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The Madaba Map
In December 1876, at Madaba (Medeba), during the excavation of one of the 6th Century AD churches found there, a mosaic map was discovered. The map was of Palestine, encompassing the area from Beth-shan to the Nile river in Egypt and from the Mediterranean Sea in the west to the Arabian desert in the east. What is significant about it, is that it is the earliest extant map of Palestine known today.
The map is now housed in the Greek Orthodox Church of St. George that was built over the remains of the Byzantine church. The map is about 20 by 5 meters in size and was made from more than 2 million tesserae. The map is oriented to the east and the more than 150 captions are written in Greek.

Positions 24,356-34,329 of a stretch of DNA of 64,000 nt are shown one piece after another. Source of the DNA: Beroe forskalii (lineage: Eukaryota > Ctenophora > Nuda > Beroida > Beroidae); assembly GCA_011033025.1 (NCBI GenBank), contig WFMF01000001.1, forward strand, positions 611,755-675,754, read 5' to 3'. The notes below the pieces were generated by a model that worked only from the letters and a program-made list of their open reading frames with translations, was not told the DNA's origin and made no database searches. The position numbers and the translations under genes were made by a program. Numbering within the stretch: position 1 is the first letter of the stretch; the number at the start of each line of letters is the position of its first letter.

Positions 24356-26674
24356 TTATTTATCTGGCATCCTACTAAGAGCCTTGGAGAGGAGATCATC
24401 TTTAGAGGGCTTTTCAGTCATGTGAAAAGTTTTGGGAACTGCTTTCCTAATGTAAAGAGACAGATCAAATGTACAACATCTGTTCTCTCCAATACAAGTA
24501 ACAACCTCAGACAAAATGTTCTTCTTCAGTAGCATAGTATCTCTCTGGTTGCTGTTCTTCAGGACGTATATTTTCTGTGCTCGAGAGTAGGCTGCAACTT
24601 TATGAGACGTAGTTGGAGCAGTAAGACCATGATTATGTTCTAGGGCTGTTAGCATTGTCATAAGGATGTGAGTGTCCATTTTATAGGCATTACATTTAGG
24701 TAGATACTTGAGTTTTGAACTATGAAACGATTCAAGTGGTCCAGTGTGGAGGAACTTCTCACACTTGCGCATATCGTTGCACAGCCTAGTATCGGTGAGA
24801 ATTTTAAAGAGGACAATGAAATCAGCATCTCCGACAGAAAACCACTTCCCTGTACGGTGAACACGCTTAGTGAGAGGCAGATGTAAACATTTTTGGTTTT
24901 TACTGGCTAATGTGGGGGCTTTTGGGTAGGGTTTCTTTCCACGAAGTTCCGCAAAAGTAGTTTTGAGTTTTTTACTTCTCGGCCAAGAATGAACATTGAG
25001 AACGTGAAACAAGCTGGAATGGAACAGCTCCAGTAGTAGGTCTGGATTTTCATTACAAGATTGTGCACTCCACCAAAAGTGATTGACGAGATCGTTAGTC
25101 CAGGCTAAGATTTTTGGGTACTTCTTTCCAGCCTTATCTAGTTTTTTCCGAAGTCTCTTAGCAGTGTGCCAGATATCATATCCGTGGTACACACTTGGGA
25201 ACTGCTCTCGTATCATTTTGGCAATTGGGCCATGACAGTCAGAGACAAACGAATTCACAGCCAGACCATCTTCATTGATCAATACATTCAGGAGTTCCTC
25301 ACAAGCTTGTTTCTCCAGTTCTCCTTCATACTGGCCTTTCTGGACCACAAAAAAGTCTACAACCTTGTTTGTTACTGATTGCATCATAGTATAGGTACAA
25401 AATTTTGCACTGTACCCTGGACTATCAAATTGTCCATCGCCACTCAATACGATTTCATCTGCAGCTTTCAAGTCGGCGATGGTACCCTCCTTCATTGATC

The centerpiece of this map is the walled city of Jerusalem. It is represented by its walls, gates, street and principle buildings. The cardo (main north/south street) running from a plaza with a single column, and two other streets can be seen. Dominating the city is the Church of the Holy Sepulchre. The image below shows the Jerusalem portion of this map.
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